Thursday, August 26, 2010
The question of what to do about Fannie Mae and Freddie Mac -- the two government-created enterprises that have backed massive loans to the housing market -- involves much more than finance or real estate. It marks the end of an era. The relentless promotion of homeownership as the embodiment of the American dream has outlived its usefulness. . . .
Unfortunately, we let a sensible goal become a foolish fetish.
Samuelson goes on to critique the Fannie/Freddie story but pulls back from the precipice of radical reform in conclusion:
"This is not a good time to make permanent solutions for housing," says Guy Cecala, publisher of Inside Mortgage Finance. The single-minded promotion of homeownership failed and, paradoxically, undermined the American dream. It contributed to the housing "bubble" and favors housing investment over new industries and technologies. But to end it, we need to make haste slowly.
This blog is an Amazon affiliate. Help support Land Use Prof Blog by making purchases through Amazon links on this site at no cost to you.
- Stephen R. Miller on Why are building inspectors so often on the take?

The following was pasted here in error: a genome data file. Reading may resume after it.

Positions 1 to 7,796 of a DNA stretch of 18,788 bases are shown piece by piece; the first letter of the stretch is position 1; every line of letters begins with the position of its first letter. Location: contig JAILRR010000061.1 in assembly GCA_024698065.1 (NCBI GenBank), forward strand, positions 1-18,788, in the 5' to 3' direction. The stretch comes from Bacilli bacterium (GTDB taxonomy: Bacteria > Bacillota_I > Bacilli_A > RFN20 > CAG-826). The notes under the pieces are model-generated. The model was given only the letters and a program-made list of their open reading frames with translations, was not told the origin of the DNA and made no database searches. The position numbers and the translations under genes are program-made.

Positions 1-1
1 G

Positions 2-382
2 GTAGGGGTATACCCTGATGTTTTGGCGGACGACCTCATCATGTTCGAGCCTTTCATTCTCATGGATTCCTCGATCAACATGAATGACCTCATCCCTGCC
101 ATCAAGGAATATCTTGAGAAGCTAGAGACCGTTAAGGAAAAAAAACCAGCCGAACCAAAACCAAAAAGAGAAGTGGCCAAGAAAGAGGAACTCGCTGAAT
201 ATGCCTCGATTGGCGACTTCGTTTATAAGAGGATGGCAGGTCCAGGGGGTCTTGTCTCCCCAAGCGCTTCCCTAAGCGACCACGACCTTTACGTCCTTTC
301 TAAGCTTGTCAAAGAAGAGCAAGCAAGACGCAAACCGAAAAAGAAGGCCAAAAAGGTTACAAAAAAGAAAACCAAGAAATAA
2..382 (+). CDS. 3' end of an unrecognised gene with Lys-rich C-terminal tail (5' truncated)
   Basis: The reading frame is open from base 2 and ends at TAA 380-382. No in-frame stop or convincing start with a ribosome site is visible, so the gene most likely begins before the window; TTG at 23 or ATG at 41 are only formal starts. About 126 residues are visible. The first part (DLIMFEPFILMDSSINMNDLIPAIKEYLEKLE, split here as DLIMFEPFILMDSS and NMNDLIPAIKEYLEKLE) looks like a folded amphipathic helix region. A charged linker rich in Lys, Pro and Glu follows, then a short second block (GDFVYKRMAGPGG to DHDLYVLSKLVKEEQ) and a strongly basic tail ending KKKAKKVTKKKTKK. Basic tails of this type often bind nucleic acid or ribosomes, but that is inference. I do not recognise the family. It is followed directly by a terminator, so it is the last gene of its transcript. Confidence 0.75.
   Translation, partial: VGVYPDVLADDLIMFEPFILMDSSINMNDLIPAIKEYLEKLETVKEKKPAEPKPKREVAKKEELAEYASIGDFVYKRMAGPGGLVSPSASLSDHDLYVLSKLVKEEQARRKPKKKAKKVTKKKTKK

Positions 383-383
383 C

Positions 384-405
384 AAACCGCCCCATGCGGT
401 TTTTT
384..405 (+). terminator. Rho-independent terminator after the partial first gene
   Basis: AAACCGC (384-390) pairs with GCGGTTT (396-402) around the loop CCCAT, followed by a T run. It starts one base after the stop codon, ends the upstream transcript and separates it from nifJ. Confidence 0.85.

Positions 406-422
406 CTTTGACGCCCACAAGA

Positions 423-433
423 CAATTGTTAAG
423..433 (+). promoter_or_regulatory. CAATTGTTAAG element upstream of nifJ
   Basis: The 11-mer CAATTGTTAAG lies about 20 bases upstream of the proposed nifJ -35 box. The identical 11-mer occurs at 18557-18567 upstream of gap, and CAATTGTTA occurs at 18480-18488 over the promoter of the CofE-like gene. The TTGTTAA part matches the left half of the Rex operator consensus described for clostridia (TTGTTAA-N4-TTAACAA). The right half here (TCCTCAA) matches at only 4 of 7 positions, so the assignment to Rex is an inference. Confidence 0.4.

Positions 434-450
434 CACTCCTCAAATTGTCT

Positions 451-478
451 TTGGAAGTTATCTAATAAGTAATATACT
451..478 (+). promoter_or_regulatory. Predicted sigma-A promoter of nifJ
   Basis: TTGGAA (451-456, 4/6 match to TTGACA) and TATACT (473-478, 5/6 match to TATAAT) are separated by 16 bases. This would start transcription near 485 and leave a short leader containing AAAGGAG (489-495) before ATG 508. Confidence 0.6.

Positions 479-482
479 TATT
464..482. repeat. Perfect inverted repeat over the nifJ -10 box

- Josh Hightree on What makes people leave rural areas, and what makes them stay
- Jessica Shoemaker on What makes people leave rural areas, and what makes them stay
- Jamie Baker Roskie on Why are building inspectors so often on the take?
- Stephen R. Miller on What makes people leave rural areas, and what makes them stay
- Water Down Under: A Report from Australia by Barbara Cosens: Post 5: Indigenous Rights to Water and Capacity Building
- Land Use Law-Related Articles Posted on SSRN in February
- March 4-6: Stanford 2015 Rural West Conference: Preservation and Transformation: The Future of the Rural West
- March 3 - J.B. Ruhl to deliver Boehl Distinguished Lecture in Land Use Policy at U Louisville Law
- Is this blog post "advertising"? California's bar proposes bright-line rule for regulating attorney blogs